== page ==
The Other Side of the Boom
With a mix of scripted and nonfiction, NatGeo’s Valley of the Boom turns the tech bubble inside out.
Bettina Straus/National Geographic
What's the best way to explain the Browser Wars, that high-stakes, late-'90s battle for market share that left Netscape Navigator flickering and faltering in the shadow of Bill Gates's Internet Explorer?
A rap battle. Clearly.
Matthew Carnahan previously put the "dark" in "dark comedy" to skewer the world of management consultants on Showtime's House of Lies.
For National Geographic's limited series Valley of the Boom, the executive producer–writer-director decided that the best way to present the early days of Silicon Valley's tech disruptors was to, well, disrupt the whitewashed, squeaky-clean backstories they present.
This approach included mixing scene re-creations with actual interviews, casting New Girl's Lamorne Morris as narrator and The West Wing's Bradley Whitford as Netscape CEO James Barksdale, evoking the occasional flash mob and, yes, hiring the rap duo Checkmate & Concise to explain the infamous feud.
"Bill Gates is an original gangster; he is hardcore," Carnahan says of the man many now associate with philanthropic causes. "He did go after [Netscape] with the proverbial guns blazing. He went after them with everything he had, and he ultimately killed them. And, in doing so, he committed antitrust violations for which he was found guilty and punished."
Carnahan says he and his team melded these storytelling elements in the hope that they would "enhance one another" — both for comic relief and to juxtapose what sources say happened with what probably really did happen. (For these reasons, he put a trusted friend, coexecutive producer David Newsom, in charge of the unscripted interviews.)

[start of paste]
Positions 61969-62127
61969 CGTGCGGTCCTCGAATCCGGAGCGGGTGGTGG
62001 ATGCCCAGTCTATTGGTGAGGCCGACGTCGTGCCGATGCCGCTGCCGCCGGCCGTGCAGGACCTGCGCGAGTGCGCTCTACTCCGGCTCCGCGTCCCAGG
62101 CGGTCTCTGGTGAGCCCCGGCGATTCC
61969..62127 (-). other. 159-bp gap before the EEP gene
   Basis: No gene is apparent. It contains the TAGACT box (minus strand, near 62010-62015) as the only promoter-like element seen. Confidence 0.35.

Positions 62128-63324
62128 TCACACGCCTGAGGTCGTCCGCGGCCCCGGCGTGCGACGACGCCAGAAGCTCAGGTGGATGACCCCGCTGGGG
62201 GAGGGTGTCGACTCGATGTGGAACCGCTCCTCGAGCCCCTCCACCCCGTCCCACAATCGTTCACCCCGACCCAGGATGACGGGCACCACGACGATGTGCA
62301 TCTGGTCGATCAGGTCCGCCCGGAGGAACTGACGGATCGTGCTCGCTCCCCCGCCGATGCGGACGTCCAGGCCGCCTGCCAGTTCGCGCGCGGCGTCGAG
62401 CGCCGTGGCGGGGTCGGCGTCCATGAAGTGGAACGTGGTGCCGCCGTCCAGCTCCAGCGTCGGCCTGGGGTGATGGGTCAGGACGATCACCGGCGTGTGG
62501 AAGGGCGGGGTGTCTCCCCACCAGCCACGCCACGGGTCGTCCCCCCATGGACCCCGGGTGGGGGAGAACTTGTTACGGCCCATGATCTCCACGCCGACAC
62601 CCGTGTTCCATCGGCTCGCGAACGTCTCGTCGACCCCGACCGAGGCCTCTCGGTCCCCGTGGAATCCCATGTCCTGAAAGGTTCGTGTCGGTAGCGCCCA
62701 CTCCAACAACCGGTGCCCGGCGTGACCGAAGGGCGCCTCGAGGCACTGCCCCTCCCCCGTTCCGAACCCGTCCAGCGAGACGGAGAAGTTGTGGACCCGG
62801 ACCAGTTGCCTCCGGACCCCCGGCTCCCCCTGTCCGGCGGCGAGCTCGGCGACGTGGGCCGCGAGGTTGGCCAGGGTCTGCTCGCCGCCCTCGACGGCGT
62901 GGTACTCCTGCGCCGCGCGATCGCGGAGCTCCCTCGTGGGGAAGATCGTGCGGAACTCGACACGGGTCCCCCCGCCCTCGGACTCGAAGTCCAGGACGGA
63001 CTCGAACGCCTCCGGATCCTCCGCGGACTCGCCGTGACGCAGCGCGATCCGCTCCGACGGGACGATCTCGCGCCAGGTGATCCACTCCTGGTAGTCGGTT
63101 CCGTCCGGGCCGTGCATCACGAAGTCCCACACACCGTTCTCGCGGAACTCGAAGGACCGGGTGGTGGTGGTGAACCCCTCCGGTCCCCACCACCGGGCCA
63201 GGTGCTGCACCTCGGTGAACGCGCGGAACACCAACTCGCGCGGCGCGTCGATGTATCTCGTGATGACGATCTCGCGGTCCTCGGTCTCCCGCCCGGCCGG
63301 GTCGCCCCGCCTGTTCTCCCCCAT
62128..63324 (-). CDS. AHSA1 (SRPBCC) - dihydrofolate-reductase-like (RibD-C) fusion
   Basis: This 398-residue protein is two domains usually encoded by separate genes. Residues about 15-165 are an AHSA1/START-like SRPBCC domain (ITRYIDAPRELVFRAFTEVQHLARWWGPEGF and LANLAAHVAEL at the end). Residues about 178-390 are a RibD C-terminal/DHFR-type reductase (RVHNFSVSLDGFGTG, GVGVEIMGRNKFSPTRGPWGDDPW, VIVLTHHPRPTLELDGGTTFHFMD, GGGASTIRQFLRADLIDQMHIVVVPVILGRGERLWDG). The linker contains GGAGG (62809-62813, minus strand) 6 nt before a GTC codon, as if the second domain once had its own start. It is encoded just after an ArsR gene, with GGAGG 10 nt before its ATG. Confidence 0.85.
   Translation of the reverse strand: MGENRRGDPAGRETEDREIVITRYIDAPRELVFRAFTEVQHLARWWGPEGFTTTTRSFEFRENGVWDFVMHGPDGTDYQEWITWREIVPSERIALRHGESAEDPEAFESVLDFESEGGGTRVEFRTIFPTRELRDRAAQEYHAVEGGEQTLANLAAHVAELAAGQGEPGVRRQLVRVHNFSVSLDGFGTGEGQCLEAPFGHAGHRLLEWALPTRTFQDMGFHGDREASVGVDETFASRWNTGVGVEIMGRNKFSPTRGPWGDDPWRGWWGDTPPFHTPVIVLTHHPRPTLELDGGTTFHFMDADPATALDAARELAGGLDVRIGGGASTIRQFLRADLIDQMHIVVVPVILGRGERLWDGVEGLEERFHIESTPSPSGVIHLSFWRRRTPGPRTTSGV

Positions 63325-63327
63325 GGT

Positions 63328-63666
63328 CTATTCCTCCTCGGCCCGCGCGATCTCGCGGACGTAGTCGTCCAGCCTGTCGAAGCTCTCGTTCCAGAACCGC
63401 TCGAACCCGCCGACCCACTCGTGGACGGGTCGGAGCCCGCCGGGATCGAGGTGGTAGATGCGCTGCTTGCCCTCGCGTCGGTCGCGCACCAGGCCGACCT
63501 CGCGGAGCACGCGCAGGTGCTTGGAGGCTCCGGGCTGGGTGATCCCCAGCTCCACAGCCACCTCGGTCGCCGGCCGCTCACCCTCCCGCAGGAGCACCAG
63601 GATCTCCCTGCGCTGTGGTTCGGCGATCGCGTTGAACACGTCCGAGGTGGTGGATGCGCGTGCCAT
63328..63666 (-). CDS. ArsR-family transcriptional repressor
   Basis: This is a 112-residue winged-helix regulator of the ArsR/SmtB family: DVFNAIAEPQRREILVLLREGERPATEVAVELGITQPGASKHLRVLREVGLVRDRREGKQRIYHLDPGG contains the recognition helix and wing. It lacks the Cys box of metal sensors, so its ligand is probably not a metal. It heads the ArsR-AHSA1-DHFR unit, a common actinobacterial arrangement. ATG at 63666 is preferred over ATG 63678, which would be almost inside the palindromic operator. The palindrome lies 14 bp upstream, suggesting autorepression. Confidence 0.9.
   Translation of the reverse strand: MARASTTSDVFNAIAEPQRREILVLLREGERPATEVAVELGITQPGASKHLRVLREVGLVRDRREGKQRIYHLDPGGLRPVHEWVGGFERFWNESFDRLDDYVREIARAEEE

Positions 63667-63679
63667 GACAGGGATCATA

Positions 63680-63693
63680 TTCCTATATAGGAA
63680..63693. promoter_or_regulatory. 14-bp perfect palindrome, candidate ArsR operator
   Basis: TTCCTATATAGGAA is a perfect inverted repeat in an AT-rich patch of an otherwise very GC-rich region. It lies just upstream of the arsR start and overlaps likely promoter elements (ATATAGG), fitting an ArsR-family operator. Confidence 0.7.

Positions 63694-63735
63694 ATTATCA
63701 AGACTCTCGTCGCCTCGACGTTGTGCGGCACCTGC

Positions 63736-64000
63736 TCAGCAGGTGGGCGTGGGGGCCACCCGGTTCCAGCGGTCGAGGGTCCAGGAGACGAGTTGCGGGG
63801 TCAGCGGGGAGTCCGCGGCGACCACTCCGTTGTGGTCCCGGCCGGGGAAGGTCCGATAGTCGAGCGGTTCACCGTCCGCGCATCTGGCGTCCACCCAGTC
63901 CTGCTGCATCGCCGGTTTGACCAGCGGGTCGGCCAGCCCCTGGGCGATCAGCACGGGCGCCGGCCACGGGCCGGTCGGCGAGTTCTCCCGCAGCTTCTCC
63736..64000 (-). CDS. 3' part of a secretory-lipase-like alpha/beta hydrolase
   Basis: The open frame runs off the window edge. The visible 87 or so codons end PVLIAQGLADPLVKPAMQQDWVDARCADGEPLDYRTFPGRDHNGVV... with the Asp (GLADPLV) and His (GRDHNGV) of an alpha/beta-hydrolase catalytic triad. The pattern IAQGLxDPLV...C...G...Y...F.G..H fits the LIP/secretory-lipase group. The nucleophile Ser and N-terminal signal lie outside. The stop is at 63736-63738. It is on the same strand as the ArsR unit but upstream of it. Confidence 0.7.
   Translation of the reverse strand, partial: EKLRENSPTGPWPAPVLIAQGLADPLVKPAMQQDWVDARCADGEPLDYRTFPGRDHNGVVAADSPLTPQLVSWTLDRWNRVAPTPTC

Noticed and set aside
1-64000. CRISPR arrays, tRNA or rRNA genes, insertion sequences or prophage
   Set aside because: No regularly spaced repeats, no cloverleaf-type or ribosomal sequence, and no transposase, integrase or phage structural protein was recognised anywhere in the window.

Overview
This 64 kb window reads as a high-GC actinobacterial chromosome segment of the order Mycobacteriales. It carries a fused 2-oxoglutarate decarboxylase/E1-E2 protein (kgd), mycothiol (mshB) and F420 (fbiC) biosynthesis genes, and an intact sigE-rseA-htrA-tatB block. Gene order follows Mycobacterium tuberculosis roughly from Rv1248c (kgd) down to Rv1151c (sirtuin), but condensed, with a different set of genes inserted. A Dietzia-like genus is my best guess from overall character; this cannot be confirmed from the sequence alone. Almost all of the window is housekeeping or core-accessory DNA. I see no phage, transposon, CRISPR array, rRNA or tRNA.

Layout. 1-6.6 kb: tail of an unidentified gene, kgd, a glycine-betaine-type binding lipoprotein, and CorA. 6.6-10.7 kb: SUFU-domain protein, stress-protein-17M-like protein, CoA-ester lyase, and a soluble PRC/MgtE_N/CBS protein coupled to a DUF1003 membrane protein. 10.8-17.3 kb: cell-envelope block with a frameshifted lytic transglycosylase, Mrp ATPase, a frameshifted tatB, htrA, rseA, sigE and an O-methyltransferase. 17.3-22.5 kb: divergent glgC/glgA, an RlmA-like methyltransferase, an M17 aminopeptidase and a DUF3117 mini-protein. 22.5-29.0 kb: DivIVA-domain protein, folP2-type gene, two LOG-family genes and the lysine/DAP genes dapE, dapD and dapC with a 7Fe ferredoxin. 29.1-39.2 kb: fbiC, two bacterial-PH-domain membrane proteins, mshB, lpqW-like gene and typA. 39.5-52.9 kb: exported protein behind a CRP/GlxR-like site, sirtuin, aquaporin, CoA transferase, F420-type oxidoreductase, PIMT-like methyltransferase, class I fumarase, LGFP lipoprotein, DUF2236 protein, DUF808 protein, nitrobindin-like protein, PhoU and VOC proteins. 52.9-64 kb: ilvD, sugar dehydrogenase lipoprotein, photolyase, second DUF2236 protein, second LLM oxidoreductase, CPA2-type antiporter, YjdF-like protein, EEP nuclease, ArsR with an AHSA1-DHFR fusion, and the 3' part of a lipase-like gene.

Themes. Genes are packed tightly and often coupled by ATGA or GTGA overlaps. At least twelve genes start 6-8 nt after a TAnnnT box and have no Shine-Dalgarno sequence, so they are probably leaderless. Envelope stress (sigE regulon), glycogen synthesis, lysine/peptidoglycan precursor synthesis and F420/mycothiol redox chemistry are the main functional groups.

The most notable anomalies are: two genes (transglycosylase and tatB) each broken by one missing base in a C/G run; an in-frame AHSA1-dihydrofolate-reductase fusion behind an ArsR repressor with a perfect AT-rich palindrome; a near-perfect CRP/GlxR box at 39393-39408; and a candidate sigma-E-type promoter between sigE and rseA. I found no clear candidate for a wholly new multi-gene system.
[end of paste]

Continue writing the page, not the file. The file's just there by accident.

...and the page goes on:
At least one of Carnahan's fellow exec producers knows a thing or two about the tech world: Arianna Huffington, who also appears on screen as herself. She says she wanted to be involved because the early days of the industry "illuminate" today's discussions of exactly how evil technology is.
"When you go to the Valley of the Boom period, there wasn't any glimmer of that," she says. "There was a lot of idealism about the way technology would democratize the world, connect the world and give access to information to everyone — not just the elites. It's fascinating to watch that."
Valley of the Boom also focuses on some principals who are less known than the old white guys with the miles-long Wikipedia pages.
The 2000 documentary Code Rush, about pushing open-source Mozilla code onto the web, introduced the producers to Netscape software developer Tara Hernandez (she's played here by Canadian actress Camille Hollett-French).
They also look at Patty Beron, who created Sfgirl.com, the Gawker of its time, while working as a web developer at Sun Microsystems. She's portrayed by Zoo's Hilary Jardine. It's a lot to pack into six episodes, which will debut January 13. Is there talk of more seasons? Carnahan is interested, and Huffington seems to feel NatGeo has a duty to extend the series.
"I want to see all the issues of the Internet 3.0 explored in this way that Matthew explores in Internet 1.0," she says. "It would elucidate so much of what's happening. We're living through it, but [I want us to be] able to see the consequences and the impact that it's having."
Perhaps she can star in her own rap battle.
Tis article originally appeared in emmy magaine, Issue No. 11, 2018